1. Choose the right light
The intensity of the light varies from one place to another. A window facing north will be darker than a sun-drenched veranda. If no place in your home is bright enough to have your favorite plant, get an artificial light that works for you.
2. Maintain a good level of humidity
To increase the moisture content, fill a tray with pebbles and water and place your potted plants on top. As the water evaporates, the air around the plants remains wet.
3. Pay attention to temperature differences
The way you organize your plants in the house should take into account the temperature of each room . Close the door of a guest room in winter to create a cooler environment or recreate a mini greenhouse for your plants that demand a warmer climate. The heating in winter and windy locations are unsuitable for your plants.
4. Consider the special needs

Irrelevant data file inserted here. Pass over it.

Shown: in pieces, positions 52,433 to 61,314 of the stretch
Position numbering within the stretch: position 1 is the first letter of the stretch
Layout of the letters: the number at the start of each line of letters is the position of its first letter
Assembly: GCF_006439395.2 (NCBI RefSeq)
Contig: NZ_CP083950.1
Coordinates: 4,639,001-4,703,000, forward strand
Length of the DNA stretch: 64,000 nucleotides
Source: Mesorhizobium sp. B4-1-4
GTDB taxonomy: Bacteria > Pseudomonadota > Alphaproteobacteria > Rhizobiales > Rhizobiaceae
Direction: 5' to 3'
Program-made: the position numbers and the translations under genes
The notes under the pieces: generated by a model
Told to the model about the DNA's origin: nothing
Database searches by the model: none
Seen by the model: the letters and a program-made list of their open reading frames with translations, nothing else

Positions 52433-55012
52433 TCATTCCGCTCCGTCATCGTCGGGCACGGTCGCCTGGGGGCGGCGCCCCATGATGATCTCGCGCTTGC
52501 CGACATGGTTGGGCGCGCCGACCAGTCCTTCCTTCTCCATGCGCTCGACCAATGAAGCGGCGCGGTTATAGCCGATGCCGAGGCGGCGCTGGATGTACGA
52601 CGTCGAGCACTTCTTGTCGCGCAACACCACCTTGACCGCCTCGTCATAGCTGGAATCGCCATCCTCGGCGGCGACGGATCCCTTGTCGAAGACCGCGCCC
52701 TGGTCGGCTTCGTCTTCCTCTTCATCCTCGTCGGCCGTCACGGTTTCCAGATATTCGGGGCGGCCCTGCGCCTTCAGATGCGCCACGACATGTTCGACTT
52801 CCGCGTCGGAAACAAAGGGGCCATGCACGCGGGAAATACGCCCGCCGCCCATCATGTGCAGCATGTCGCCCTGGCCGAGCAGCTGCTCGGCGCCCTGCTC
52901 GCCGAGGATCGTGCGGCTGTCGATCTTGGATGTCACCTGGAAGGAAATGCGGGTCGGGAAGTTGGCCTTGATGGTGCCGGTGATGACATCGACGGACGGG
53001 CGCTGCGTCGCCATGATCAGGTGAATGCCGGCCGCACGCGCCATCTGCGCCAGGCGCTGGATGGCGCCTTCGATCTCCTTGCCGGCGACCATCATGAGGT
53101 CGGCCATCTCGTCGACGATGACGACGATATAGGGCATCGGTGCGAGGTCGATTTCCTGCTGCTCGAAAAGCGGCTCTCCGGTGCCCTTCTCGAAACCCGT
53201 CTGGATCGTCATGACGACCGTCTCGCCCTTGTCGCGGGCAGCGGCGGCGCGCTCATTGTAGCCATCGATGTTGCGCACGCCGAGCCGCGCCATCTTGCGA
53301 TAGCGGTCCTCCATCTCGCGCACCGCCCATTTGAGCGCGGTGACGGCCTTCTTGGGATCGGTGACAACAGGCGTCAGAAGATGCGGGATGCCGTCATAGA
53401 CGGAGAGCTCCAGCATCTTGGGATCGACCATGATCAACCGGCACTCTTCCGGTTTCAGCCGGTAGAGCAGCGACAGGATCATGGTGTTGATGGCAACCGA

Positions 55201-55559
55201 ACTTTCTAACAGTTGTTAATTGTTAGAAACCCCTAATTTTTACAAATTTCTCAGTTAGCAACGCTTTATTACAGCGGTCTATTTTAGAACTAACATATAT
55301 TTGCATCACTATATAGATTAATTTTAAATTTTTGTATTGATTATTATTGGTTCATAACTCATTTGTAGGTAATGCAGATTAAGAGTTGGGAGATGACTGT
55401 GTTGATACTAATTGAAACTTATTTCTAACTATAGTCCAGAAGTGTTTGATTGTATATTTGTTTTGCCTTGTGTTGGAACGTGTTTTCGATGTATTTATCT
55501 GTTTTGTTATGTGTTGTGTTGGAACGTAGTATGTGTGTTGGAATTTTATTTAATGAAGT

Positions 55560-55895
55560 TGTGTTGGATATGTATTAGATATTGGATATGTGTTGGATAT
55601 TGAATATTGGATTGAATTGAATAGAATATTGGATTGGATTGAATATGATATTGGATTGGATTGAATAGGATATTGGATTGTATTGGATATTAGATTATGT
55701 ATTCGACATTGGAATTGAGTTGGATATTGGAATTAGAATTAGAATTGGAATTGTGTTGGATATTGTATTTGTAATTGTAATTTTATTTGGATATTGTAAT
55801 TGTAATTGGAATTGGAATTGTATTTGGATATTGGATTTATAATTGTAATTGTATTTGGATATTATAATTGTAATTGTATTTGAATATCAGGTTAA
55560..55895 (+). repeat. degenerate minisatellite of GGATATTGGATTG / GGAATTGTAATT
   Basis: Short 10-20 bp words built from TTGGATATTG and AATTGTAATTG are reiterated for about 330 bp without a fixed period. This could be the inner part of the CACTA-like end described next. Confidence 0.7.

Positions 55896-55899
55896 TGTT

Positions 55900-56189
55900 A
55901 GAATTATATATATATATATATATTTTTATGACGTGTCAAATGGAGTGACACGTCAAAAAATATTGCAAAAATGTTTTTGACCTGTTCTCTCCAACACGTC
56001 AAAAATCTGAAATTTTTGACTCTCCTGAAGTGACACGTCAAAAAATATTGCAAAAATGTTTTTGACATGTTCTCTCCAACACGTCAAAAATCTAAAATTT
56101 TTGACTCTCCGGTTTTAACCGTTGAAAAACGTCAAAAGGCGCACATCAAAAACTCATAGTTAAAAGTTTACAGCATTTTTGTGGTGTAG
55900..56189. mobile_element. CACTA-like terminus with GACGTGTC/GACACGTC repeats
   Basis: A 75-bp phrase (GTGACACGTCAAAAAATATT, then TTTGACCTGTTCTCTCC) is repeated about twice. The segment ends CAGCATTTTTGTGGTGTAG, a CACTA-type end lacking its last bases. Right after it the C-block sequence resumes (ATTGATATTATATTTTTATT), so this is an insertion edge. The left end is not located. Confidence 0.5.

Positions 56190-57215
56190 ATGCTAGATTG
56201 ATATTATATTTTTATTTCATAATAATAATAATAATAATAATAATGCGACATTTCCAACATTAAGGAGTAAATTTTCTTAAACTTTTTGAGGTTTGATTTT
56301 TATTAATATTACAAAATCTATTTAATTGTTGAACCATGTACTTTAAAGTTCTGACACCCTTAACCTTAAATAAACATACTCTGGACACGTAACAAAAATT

Remember that some plants can not bloom without long cool nights which means you may have to move them each day.
5. Know their growth cycles
Some houseplants are doing well even if you give them the same care year after year. But others need a period of rest or dormancy. Poinsettias, for example, once they have bloomed, need to be cut and rest. Cyclamen and Gloxinia also enjoy an annual holiday. Most houseplants do not require as much care, but if you want them to live long with you, learn about their growth cycles.
6. Do not be overprotective
It is possible to give too much care to your houseplants. More plants die from excessive watering than drought. Splashing water plants can burn the more delicate roots. And, feeding a dormant plant can force growth at a bad time. In addition, these two types of excess are a source of stress for your plants and make them more vulnerable to insects and diseases. To keep them fit, year after year, try to strike a balance between carelessness and overprotection.
7. Watch out for pests
Examine your houseplants once a month . Even in a protected environment like your home, insect populations can explode overnight. Aphids, and mealybugs are some of the insect pests that can invade your green companions. Once a month, check that unwanted guests have not settled in your plants. Look under the leaves, along the stems and on the soil surface if there are no eggs, insect droppings or anything else unusual.